When I was growing up, my dad had one of those jobs that pretty much everyone was jealous of: He was a restaurant critic. And, not only that, he was basically the restaurant critic in what used to be our fairly small town of Denver, Colo.
Friends, family and strangers would turn green with envy at our good fortune. “You eat out four nights a week?” they’d inevitably, jealously inquire. “And get whatever you want? And the newspaper pays for it?” Yes, sure, well, sorta. We did, indeed, eat out an average of four nights a week. (My dad would also do a couple of solo lunches on his own.) But all that glitters is not gold.
Often, we didn’t get to choose what we wanted on the menu. If Dad had had it already, it was out of the question. Also, when’s the last time you returned to a restaurant you absolutely hated? Or tried to get a 9-year-old to eat Thai food for a week straight? Yes, let your tears rain down upon me.
When his budget ran out, our family footed the bill. My dad, a Ph.D. in theology and ethics from the University of Chicago, was an egalitarian critic, like his contemporaries Jonathan Gold and Robert Sietsema. He believed (and still does, in semi-retirement) that all restaurants deserved their fair shot. It was three sit-downs no matter how vile the first pass was, and he’d pay his own way toward the end of the year to make that a reality.
Sound like a lot of complaining from the well-fed son of a restaurant critic? Well, strap in.
One of the clearest memories of my youth is when my dad gave Casa Bonita a bad review. You see, Casa Bonita was our place — a place for kids, not adults (even if they drove us there, watched us and paid for everything). My friends were merciless about my father’s critique. We didn’t care about the fancy French place downtown or the latest sushi spot in Cherry Creek. Our place was one of birthday parties, cliff divers, meandering lines, mariachis, puppet shows, majesty, wonder and, admittedly, terrible food: a Mexican American, psychedelic, crumbling Disneyland.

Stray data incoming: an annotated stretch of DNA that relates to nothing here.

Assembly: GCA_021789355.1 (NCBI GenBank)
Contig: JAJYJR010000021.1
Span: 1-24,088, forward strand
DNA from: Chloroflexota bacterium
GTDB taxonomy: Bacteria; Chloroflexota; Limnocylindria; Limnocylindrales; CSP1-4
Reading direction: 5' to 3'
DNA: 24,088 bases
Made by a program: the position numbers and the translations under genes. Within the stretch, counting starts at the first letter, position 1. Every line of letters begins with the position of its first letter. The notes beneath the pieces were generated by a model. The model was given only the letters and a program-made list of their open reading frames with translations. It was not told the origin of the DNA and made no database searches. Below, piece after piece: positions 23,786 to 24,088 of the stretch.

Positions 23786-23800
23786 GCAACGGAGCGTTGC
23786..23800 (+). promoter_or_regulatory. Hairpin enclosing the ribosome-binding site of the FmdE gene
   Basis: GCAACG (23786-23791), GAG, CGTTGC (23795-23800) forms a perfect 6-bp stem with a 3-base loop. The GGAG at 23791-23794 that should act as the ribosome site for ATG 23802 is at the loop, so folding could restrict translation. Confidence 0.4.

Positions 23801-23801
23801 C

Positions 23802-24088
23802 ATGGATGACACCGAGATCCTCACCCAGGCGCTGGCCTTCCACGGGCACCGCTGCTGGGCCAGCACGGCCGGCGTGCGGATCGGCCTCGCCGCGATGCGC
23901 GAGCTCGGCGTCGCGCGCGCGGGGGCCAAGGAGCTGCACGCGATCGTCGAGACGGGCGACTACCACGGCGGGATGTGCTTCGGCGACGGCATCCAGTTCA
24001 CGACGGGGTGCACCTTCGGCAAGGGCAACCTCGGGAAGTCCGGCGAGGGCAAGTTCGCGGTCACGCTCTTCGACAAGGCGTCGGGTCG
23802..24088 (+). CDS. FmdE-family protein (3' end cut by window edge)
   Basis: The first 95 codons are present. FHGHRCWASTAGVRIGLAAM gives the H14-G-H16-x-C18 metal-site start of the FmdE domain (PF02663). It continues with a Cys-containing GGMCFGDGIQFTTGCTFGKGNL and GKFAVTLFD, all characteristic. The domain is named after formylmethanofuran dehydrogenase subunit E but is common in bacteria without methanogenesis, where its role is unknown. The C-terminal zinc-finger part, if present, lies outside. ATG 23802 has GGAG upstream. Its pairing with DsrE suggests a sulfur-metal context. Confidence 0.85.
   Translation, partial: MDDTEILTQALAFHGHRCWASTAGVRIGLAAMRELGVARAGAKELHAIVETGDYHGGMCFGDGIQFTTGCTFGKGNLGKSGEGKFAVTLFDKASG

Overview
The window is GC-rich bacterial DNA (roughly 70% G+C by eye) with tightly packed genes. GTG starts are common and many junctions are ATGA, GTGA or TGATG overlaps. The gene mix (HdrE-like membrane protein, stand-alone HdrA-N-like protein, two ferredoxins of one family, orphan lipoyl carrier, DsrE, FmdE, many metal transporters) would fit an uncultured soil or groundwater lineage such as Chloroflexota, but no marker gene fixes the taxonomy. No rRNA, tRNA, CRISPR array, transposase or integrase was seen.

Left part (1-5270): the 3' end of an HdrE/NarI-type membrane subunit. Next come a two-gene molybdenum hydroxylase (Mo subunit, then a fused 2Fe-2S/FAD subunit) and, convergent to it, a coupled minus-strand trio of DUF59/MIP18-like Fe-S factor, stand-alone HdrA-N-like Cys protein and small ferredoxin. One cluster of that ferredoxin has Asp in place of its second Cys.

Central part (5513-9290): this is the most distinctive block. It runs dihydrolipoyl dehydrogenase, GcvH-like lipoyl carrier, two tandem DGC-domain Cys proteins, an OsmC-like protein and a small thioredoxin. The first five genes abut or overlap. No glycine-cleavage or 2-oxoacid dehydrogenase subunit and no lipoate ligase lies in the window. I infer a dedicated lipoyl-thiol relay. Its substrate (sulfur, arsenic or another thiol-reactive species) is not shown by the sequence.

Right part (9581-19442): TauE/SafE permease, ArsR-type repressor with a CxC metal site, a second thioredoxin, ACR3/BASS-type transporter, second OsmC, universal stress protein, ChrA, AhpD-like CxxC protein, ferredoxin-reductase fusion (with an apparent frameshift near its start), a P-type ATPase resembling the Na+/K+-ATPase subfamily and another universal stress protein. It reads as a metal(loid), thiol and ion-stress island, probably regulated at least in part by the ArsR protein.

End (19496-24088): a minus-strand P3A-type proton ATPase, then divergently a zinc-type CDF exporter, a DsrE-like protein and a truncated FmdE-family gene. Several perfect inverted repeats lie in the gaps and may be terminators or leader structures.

I asked my dad to try to find the review for this story — I remember it as being a D or D+ on the typical American school grade scale — in The Rocky Mountain News archives, but he couldn’t. (The Rocky closed in 2009 and, therefore, articles are tricky to unearth. Pre-1990 ones are nearly impossible to dig up outside of microfilm at the Denver Public Library.) So, I’ll have to paraphrase the review: “The food is dogshit. And fuck Black Bart’s Cave.”
Right, you probably don’t know what Black Bart’s Cave is yet. Let’s rewind.
The history of Casa Bonita is as shrouded in bizarre mystery as the restaurant itself. Founder Bill Waugh allegedly opened the first location in Oklahoma City in 1968. Locations in Tulsa, Little Rock and Fort Worth followed and eventually shuttered. The marathon winner is the one in Denver (well, really, Lakewood, a suburb), which opened in 1974 and remained until 2020, when the state closed restaurants because of the pandemic. Then, like so many others, it plain folded.
So, how to describe the Casa Bonita of my youth? I’m no Sinclair on the Industrial Revolution or Hemingway on the Great War or Steinbeck on the Great Depression. But here is what these eyes have seen, time and again: The wheels of our car coasted down the wickedest street in the West, Colfax Avenue. Pointed toward the Rocky Mountains, we pulled into a strip mall parking lot and there it was: a pink stucco tower rising above the surrounding riff-raff. Past the doors, more riff-raff was found in the form of a rambunctious, children-filled cafeteria line. We queued up with our trays and ordered some slop (a meal was required for entry, no exceptions).
Sometimes the line lasted hours — or at least felt that way. Once your plate was loaded, you were heralded inside the enormous, 52,000-square-foot church of madness and ushered into one of 1,000 seats. There, you could gawk at the 30-foot waterfall, which featured as stars cliff divers (mostly made up of local high school diving team members). Or upon the strolling mariachis. Or at a man in a gorilla suit running from a…sheriff?